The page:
September 28

Nursing Home Can Pursue Breach-of-Contract Claim Against Resident’s Son

A New York trial court rules that a nursing home can pursue a breach-of-contract claim against a resident’s son who signed the admission agreement, agreeing to use his mother’s funds to pay for her care or apply for Medicaid on her behalf. Jewish Home Lifecare v. Ast (N.Y. Sup. Ct., New York Cty., No. 161001/14, July 17, 2015).

Ernest Ast admitted his mother to a nursing home and signed the admission agreement as the responsible party. According to the court, the responsible party was personally liable for ensuring Medicaid coverage, but was not required to use his or her own funds to pay for care. Ernest Ast also signed his brother’s name to the agreement.

After Ernest’s mother died, the nursing home sued Ernest and his brother, Mark, for breach of contract, among other things. The nursing home argued the brothers failed to apply for Medicaid or use their mother’s money to pay the nursing home and that they fraudulently transferred her money to themselves. Mark argued that he could not be liable because he did not sign the contract, and Ernest argued that he couldn’t be personally liable because the contract provided that he was not required to use his own funds to pay for care. The brothers filed a motion to dismiss.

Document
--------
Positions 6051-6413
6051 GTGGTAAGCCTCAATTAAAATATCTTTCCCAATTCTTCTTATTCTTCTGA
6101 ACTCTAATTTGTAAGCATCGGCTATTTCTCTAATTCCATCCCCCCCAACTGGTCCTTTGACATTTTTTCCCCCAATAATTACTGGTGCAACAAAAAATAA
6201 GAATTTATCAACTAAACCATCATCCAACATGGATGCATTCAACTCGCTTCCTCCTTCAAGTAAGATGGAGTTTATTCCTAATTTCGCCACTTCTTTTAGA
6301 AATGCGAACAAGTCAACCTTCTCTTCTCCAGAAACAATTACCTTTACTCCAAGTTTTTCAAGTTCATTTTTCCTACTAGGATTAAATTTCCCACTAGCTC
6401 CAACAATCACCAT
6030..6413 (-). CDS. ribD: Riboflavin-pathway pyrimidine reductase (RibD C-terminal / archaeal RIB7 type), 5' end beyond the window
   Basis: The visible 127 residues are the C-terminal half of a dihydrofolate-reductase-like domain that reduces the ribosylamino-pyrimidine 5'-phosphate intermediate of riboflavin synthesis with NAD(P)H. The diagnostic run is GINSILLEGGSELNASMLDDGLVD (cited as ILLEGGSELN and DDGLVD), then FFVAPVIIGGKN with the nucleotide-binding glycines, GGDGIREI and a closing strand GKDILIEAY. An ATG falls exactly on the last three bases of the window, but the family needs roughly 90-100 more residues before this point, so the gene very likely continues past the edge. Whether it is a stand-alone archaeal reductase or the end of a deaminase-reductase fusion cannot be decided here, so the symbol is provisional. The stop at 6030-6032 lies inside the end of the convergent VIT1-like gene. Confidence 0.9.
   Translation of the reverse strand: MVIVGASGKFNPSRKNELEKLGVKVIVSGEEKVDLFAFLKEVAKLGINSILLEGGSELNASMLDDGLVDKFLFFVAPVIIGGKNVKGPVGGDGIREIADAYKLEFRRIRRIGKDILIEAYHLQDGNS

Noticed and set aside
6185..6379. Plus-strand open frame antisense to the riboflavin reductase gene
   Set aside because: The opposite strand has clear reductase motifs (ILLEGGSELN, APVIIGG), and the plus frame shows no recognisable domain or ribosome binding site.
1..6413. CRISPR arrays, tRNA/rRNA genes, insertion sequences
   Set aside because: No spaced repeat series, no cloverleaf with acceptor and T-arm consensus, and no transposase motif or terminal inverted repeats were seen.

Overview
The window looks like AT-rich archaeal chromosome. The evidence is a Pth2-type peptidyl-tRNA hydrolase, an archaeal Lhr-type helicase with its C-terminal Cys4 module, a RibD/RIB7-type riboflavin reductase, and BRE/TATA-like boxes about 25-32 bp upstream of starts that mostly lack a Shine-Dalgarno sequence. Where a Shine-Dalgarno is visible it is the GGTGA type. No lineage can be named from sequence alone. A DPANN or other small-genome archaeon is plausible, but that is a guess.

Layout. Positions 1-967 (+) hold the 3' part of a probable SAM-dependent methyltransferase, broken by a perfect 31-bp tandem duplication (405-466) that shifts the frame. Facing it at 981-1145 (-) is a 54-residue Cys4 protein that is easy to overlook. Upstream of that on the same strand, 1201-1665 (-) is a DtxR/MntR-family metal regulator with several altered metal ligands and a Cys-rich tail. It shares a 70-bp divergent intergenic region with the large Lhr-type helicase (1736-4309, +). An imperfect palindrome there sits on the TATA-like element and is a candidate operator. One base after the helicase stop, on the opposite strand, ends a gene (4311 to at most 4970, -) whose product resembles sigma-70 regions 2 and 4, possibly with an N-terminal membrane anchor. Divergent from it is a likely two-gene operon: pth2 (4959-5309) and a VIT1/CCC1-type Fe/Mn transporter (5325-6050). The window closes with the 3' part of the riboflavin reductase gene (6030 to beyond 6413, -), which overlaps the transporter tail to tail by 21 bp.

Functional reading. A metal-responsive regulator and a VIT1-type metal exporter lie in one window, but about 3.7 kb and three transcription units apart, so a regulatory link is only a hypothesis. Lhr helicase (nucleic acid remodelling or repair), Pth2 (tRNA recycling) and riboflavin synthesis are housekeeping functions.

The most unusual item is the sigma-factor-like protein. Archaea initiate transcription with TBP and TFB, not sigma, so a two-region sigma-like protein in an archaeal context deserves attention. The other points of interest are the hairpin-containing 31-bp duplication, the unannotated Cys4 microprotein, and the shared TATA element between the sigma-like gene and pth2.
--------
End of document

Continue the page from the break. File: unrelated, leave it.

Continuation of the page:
The New York Supreme Court, New York County, denies the motion to dismiss in part, holding that the nursing home could proceed with its breach-of-contract claim against Ernest, but not against Mark. According to the court, “while the agreement does not require [Mark and Ernest] to guarantee payment from their own resources, it requires that they ensure that [the nursing home] is paid from [their mother’s] assets, to the extent that they had control over them, and provides that a failure to do so constitutes a breach of the contract.” The court rules that because Mark did not sign the contract, the nursing home could not pursue a breach-of-contract claim against him.  

For the full text of this decision, go to:

September 24

Assisted Living Resident May Proceed with Breach-of-Contract Claim Against Long-Term Care Insurer